The eccentrically funny The Woman Chaser (1999) is a pulpy tale told with the conventions of film noir – shadowy black and white cinematography, a 50s LA setting, hardboiled patter, a deadpan protagonist and a bunch of losers.
Our hero is played by Patrick Warburton (Puddy from Seinfeld) in a smirking Alec Baldwin-type performance. He opens a car dealership while penning his dream screenplay – a story too ridiculously dark for even a noir audience. As he strives to get his film made, he navigates through a series of quirky bottom-dwellers, several of whom he is related to. His very odd relationship with his mother is illustrated by an extraordinary dance duet. The whole thing is very funny, especially if you’re a fan of noir and of movies in general. The Woman Chaser is directed by Robinson Devor, who adapted the screenplay from the Charles Willeford pulp novel.
BEWARE: There is a sudden and completely unacceptable act of violence. It’s so over-the-top that it’s meant to be satirical. But a substantial segment of the audience will find it very upsetting. Consider yourself warned.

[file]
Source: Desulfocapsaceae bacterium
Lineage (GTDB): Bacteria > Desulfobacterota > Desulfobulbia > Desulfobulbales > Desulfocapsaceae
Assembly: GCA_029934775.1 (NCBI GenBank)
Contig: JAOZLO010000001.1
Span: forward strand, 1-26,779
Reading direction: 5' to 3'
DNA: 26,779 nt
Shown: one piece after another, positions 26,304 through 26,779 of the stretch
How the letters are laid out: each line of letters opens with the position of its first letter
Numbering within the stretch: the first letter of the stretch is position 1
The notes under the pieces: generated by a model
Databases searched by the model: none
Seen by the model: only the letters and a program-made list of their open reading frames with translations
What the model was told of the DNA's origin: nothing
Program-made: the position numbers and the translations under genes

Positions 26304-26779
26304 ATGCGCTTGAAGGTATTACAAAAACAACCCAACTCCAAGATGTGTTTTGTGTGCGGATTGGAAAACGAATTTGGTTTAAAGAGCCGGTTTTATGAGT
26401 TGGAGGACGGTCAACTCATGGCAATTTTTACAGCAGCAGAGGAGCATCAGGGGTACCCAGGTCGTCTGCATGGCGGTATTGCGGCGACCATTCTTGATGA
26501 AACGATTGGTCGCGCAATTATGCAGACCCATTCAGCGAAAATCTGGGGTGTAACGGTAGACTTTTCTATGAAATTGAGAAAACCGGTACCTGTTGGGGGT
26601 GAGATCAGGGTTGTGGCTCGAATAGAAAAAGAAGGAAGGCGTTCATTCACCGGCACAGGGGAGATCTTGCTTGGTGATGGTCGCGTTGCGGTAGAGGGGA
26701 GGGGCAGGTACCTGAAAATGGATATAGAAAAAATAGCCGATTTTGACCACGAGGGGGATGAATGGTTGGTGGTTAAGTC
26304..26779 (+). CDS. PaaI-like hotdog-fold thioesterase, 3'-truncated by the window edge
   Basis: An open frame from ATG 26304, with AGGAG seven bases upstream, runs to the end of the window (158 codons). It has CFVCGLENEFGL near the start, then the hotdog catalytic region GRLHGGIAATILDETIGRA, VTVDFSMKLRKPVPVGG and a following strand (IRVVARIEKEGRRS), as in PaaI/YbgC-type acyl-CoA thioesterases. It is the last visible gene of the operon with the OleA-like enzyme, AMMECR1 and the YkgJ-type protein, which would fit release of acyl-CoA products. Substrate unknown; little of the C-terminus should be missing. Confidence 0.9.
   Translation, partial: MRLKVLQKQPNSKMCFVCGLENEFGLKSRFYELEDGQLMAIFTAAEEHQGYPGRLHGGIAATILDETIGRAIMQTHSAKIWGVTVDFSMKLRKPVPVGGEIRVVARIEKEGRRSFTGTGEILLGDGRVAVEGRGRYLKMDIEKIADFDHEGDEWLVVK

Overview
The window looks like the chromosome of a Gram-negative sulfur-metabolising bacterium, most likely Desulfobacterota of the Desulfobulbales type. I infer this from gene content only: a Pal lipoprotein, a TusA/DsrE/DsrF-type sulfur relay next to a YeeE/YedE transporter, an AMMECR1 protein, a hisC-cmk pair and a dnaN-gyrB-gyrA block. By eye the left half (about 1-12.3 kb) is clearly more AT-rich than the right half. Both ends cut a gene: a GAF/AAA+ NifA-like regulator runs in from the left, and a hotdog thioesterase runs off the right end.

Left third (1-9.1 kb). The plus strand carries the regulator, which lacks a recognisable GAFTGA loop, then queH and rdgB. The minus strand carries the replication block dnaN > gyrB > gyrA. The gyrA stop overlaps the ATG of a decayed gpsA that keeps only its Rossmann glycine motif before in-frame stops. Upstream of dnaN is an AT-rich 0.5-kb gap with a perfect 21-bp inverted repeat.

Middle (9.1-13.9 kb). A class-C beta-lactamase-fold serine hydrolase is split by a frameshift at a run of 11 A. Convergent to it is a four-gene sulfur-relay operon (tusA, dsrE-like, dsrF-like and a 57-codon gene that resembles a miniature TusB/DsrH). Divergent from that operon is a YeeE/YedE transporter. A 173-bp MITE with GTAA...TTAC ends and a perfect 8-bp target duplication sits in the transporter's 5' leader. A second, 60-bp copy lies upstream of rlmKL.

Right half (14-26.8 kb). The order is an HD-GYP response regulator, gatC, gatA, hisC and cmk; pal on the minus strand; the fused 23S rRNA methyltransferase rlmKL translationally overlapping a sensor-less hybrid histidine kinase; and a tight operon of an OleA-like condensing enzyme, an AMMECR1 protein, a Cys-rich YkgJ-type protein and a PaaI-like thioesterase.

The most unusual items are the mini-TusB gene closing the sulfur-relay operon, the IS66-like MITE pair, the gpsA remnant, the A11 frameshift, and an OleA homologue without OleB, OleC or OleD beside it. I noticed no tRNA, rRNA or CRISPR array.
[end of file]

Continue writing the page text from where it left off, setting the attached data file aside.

When I saw The Woman Chaser, it was still a lost film, not seen since the 1999 New York City and 2000 Sundance festivals and a brief limited release by Landmark Theatres. San Francisco film programming guru Elliot Lavine was supporting the re-release of the film. It has since become available to stream.
Unfortunately, the great lounge soundtrack had to be replaced for the video re-release because of rights issues. The original soundtrack was an essential part of the movie. Listening to it, you can just imagine Paul Drake from Perry Mason sliding into a faux leather banquette at an underlit LA bar. You can see and hear the original soundtrack here.
The Woman Chaser is available streaming from Netflix Instant, Amazon Instant, Vudu, Hulu and Xbox Video.